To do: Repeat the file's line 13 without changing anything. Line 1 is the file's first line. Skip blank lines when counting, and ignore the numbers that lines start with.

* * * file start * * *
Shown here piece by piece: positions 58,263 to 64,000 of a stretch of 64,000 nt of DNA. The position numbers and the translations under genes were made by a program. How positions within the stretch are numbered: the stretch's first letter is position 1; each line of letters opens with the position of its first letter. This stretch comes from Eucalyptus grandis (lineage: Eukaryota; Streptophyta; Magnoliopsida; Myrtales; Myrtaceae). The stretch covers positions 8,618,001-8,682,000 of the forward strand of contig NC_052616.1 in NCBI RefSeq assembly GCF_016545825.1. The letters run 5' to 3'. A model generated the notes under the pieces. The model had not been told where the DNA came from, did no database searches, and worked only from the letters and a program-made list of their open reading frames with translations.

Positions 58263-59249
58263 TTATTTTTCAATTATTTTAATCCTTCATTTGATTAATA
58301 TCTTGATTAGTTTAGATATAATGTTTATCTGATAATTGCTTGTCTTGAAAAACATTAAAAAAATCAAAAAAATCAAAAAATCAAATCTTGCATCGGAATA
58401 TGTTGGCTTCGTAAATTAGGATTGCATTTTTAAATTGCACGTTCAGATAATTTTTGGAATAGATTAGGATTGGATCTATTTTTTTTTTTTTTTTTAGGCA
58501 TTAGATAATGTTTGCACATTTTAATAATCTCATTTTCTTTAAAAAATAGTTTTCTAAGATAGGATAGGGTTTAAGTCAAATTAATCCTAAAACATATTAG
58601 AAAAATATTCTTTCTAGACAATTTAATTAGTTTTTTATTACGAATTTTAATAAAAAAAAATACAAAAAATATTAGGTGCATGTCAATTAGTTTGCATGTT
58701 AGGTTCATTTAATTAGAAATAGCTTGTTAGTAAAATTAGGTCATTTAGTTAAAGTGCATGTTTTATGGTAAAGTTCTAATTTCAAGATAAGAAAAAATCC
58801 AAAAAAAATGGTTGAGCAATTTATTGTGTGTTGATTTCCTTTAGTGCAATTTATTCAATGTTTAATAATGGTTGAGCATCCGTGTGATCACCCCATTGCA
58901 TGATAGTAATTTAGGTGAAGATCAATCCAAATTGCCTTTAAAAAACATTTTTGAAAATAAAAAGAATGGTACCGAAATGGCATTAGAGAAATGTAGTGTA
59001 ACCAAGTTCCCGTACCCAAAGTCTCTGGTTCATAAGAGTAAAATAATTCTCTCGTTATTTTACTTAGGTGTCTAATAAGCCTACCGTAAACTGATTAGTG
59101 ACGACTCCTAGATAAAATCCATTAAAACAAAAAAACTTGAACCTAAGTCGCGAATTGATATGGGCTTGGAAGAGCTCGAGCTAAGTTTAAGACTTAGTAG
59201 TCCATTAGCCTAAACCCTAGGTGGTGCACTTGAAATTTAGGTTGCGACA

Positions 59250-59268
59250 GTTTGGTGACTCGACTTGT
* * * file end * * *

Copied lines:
59201 TCCATTAGCCTAAACCCTAGGTGGTGCACTTGAAATTTAGGTTGCGACA